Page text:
Malmesbury and Chippenham farmers step in to aid neighbours
9:00am Thursday 13th February 2014 in Latest News
As communities struggle against the rising flood waters in Somerset, people in Wiltshire are pulling together to offer victims resources and refuge.
Lord Suffolk of Charlton Park is among those who have offered help, donating a lorry load of hay that will go out to farmers in Somerset who have had to uproot their livestock and watch their livelihoods wash away.
The Malmesbury Young Farmers and farmers in and around the area have also been working hard to help the neighbouring county.
Robin Aird, farm manager on the Charlton Park estate, took the lorry load of straw to Somerset on Tuesday.
He said: “Lord Suffolk offered to provide the straw free of charge. He’s been keeping an eye on the floods and watching it on the TV.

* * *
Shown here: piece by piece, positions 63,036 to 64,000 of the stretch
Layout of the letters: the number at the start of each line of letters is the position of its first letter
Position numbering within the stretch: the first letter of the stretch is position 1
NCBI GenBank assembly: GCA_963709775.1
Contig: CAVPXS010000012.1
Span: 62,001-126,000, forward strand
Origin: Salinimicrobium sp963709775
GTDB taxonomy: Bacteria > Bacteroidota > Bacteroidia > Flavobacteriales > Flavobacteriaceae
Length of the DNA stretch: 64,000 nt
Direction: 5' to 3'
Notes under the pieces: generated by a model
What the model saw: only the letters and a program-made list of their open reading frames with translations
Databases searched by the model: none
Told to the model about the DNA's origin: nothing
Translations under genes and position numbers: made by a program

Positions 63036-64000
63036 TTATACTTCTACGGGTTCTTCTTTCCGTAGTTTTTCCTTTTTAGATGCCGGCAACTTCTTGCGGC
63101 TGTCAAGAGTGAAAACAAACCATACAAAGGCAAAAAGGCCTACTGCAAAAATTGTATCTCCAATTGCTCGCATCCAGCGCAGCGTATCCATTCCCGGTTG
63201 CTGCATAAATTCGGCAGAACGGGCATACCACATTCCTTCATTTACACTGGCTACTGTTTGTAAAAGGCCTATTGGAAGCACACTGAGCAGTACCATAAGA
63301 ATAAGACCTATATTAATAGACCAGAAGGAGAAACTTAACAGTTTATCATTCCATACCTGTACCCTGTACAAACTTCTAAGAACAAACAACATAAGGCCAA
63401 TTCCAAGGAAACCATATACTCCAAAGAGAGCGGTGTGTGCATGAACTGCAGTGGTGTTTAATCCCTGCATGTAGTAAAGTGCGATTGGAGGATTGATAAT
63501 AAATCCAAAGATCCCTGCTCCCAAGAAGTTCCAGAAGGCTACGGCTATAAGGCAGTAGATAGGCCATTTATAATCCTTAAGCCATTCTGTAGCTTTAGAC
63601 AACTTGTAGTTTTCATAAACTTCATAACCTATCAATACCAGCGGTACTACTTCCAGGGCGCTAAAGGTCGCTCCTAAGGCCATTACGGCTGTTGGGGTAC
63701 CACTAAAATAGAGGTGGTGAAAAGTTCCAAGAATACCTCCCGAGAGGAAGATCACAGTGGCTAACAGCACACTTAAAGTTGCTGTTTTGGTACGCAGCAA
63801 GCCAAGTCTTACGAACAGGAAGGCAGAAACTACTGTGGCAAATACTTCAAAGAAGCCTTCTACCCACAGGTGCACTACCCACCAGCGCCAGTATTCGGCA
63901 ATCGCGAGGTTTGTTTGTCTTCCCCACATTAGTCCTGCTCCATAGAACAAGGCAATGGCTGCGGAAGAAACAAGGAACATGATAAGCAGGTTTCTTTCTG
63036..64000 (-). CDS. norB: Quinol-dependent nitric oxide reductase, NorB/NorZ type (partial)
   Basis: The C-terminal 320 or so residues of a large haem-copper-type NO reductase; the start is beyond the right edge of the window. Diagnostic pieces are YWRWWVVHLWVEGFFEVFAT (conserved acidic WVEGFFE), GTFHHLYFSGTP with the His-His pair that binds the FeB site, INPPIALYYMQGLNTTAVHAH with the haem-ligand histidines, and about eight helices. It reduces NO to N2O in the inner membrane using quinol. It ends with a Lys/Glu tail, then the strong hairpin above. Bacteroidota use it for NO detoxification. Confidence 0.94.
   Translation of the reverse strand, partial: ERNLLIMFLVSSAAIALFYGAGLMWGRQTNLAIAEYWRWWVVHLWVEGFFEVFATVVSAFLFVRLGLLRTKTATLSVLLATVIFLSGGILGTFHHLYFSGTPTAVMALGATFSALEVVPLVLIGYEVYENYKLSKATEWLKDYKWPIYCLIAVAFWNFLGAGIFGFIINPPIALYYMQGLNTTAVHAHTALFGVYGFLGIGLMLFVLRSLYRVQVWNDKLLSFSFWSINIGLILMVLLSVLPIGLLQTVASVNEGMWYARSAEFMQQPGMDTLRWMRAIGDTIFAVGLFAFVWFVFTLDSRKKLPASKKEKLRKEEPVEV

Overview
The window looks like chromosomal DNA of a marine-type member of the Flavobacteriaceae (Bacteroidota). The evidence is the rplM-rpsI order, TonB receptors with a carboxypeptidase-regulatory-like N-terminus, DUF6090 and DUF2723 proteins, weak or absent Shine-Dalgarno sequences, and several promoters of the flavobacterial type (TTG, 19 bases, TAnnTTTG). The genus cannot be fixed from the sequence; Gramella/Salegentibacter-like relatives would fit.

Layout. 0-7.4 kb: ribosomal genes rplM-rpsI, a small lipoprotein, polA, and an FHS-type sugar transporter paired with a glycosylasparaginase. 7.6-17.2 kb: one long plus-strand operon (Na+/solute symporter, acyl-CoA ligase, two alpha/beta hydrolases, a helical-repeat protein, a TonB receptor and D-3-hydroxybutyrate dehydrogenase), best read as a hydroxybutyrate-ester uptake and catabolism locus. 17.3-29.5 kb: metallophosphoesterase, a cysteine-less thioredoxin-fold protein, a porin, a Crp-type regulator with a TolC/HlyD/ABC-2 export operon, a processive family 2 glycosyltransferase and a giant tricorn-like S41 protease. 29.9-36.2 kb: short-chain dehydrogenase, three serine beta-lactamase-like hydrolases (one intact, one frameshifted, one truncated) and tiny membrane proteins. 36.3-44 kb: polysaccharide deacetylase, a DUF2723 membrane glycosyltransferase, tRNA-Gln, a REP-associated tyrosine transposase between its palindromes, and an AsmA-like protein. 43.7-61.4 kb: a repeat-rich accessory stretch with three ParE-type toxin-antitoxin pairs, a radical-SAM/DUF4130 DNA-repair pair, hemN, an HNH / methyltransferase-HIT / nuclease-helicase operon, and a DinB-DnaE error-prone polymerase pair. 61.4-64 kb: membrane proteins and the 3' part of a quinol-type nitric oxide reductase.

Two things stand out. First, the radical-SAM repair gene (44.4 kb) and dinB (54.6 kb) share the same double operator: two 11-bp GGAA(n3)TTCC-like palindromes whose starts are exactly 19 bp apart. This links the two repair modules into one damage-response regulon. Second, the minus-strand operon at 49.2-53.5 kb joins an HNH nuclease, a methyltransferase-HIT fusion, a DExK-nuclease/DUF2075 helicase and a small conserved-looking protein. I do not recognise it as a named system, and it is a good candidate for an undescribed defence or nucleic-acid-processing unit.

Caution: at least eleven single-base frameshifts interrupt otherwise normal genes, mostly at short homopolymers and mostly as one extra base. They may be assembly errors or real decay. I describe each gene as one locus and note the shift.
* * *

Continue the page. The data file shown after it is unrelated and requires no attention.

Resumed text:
“We have had a property flooded on the estate but nothing like the scale of this.
“For us, it is all about the fact that these guys have had their lives ruined. It makes us realise how lucky we are when we are up that bit higher and not suffering.”
Mr Aird said they have also offered 300 acres of land for grazing for sheep for farmers in Somerset who need it.
Fellow farmer Andrew Taylor, of Lea, has also offered to donate straw or hay to those who need it.
Tom Collins, a farmer in Foxley, who previously chaired Malmesbury Young Farmers, spent Tuesday filling lorries with straw to take to Somerset.
“Myself and a fellow farmer, Rob Goodwin (of Marshfield near Chippenham), are filling up half a lorry each and sending that down.”